When you switch on the morning weather forecast and the helpful weather person tells you that there’s a “10% chance of precipitation” that day, what does it mean?
Does it mean that 10% of the day will be rainy? That you consistently have a 10% chance of getting rained on that day? Does it mean that 10% of the area where you live will get rained on? Or, that it won’t rain today?
In the interest of clarity, the Abstract reached out to Gary Lackmann, professor of marine, earth and atmospheric sciences here at NC State, to get the skinny on what that bit of forecasting lingo actually means, and how your local weather people go about putting forecasts together in the first place.
The Abstract: What does it mean when you say there’s a 10% (or it could be 20 or 70 — we’re using 10 as an example) chance of precipitation?
Lackmann: It means that at any given fixed location within the forecast area, there is a 10% chance of receiving 1/100th of an inch or more of precipitation. It doesn’t mean a 10% chance of rain for all of Wake County, for example — it means that your house has a 10% chance of getting rained on during the forecast time period. The forecasts generally span 6 to 12 hour increments. We use 1/100th of an inch as the cutoff because it’s the smallest amount of precipitation that the rain gauges we use can measure.
Interestingly, you can get a trace amount of rain — which is less than 1/100th of an inch but still enough to wet the ground — which we consider consistent with not raining. So we often use the term “chances of measurable precipitation” to clarify this distinction.
If there are 100 days in which the forecast for rain is 10%, then it should rain on 10 of those days and not rain on the other 90. So if you hear a forecast of 10% chance of rain, and it rains, it doesn’t mean that the forecast is wrong, it just happens to be one of those rainy days. Now if the forecast was for 0% chance of rain, and it rains, then yes, the forecast was wrong.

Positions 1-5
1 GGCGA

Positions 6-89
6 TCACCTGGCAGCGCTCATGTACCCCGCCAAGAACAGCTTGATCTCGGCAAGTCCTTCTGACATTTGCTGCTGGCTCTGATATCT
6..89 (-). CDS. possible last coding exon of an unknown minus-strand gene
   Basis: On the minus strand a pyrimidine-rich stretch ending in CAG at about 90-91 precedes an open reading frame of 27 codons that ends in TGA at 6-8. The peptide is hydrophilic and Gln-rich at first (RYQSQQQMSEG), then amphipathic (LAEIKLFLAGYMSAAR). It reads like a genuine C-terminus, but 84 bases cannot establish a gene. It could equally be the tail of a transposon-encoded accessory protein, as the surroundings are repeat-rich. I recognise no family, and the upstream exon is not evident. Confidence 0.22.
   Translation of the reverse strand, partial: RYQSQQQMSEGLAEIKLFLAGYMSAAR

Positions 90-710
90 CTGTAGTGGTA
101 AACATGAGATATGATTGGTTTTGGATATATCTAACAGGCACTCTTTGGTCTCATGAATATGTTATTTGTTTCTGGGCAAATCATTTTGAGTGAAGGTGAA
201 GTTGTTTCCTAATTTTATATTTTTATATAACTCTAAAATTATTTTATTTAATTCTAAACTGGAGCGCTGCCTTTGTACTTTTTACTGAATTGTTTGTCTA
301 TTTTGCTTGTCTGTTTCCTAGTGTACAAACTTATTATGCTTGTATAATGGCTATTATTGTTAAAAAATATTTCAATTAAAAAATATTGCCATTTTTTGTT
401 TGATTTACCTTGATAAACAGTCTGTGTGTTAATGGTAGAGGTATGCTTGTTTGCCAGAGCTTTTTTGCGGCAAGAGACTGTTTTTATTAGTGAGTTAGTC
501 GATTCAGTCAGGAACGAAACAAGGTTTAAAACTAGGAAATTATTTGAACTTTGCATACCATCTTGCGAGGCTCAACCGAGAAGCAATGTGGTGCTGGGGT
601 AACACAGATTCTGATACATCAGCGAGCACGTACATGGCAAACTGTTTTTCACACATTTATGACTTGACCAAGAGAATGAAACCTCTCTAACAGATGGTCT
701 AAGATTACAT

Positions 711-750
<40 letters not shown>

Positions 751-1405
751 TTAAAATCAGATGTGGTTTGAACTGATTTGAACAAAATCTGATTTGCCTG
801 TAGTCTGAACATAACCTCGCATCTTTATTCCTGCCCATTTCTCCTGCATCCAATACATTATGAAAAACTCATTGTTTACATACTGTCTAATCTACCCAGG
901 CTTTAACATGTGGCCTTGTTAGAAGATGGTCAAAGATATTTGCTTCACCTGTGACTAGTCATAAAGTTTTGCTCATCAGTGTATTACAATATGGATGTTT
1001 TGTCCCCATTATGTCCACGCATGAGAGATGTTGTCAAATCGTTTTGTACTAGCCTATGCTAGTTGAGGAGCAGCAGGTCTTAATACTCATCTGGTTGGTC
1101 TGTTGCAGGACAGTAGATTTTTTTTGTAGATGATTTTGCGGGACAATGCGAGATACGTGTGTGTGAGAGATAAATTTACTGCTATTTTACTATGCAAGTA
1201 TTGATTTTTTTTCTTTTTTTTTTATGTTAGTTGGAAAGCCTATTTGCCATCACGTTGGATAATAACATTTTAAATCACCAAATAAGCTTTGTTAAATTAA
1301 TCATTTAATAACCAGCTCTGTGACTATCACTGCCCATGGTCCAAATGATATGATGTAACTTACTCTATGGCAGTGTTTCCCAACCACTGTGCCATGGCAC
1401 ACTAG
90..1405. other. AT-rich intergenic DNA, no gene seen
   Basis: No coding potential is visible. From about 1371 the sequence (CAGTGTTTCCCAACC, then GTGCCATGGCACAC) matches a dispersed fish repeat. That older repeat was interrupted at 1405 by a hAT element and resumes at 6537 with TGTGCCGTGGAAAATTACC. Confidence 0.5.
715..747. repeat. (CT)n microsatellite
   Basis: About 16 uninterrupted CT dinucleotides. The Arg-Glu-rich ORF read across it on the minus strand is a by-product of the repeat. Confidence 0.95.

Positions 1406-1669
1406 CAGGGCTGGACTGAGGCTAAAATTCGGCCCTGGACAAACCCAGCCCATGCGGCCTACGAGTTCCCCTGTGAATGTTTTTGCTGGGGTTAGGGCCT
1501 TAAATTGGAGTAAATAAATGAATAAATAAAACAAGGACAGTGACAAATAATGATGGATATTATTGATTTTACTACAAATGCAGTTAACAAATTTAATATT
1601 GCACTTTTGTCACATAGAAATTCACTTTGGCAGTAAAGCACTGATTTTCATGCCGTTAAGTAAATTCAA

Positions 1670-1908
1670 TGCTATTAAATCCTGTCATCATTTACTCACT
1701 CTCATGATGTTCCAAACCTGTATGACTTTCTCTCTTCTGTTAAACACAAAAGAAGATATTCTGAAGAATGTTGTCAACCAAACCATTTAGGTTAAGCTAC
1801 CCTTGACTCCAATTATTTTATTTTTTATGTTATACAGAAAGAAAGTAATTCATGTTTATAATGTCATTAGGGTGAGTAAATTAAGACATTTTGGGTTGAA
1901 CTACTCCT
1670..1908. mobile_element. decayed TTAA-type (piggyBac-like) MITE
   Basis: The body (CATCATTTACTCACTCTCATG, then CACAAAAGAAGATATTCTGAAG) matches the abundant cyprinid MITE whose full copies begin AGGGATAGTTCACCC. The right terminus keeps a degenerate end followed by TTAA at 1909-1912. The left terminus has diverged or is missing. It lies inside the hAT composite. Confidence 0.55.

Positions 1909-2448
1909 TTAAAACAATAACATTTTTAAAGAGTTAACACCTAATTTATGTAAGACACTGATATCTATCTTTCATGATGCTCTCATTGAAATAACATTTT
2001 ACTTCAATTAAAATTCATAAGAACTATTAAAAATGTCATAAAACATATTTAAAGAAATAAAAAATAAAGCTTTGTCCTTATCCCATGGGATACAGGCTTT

The Abstract: How does the average forecaster put together a forecast?
Lackmann: Well, there are a lot of different types of forecasts and a wealth of information available: computer model forecasts, climatology, satellite imagery, radar — so it can vary. But let’s just use a typical operational weather forecaster.
Most forecasters have a systematic process — moving from large-scale effects to small. First they’ll want to consider climatology: how often does it typically rain at that time of year for your location? What are the average conditions and extremes for the forecast site?
Then they’ll look at the current weather pattern — is there a cold front, upper-level disturbance, or a weather system that could produce lift, clouds and precipitation? Is there moisture available?
They also need to account for local effects — like the sea breeze on the coast that can create afternoon storms — or topographic features such as mountains, which can cause air to rise, triggering clouds and precipitation. Current satellite and radar data factor in as well.
The forecasters can use computer model data in various ways, for example, in the form of an “ensemble forecast” — a type of computer model forecast that is run several times, but with slightly different starting points or other differences in model settings. If there is an ensemble of 100 model forecasts and rain shows up at a given location in 30 of them, that could translate to a 30% chance of rain for that location. Of course, forecasters use more information than just computer models, even ensemble models.
The Abstract: Even with all the data, no weather forecast is perfect. What do you wish people understood about the science of forecasting?
Lackmann: I think honesty is the best policy — we need to include uncertainty as a part of weather forecasts.
People are accustomed to getting their forecasts in a simplified way — often an icon and single temperature for a seven-day period — and that is misleading because the forecast confidence generally diminishes as the forecasts reach farther out into the future. But some weather patterns are more predictable than others. For example, in some situations two- or three-day forecasts are uncertain, but in others there may be good confidence (small uncertainty) out to a week or more. In order to complete the forecast we should be letting users know the uncertainty, that it can vary, and that even rare events are possible and we should be prepared.
This post was originally published in NC State News.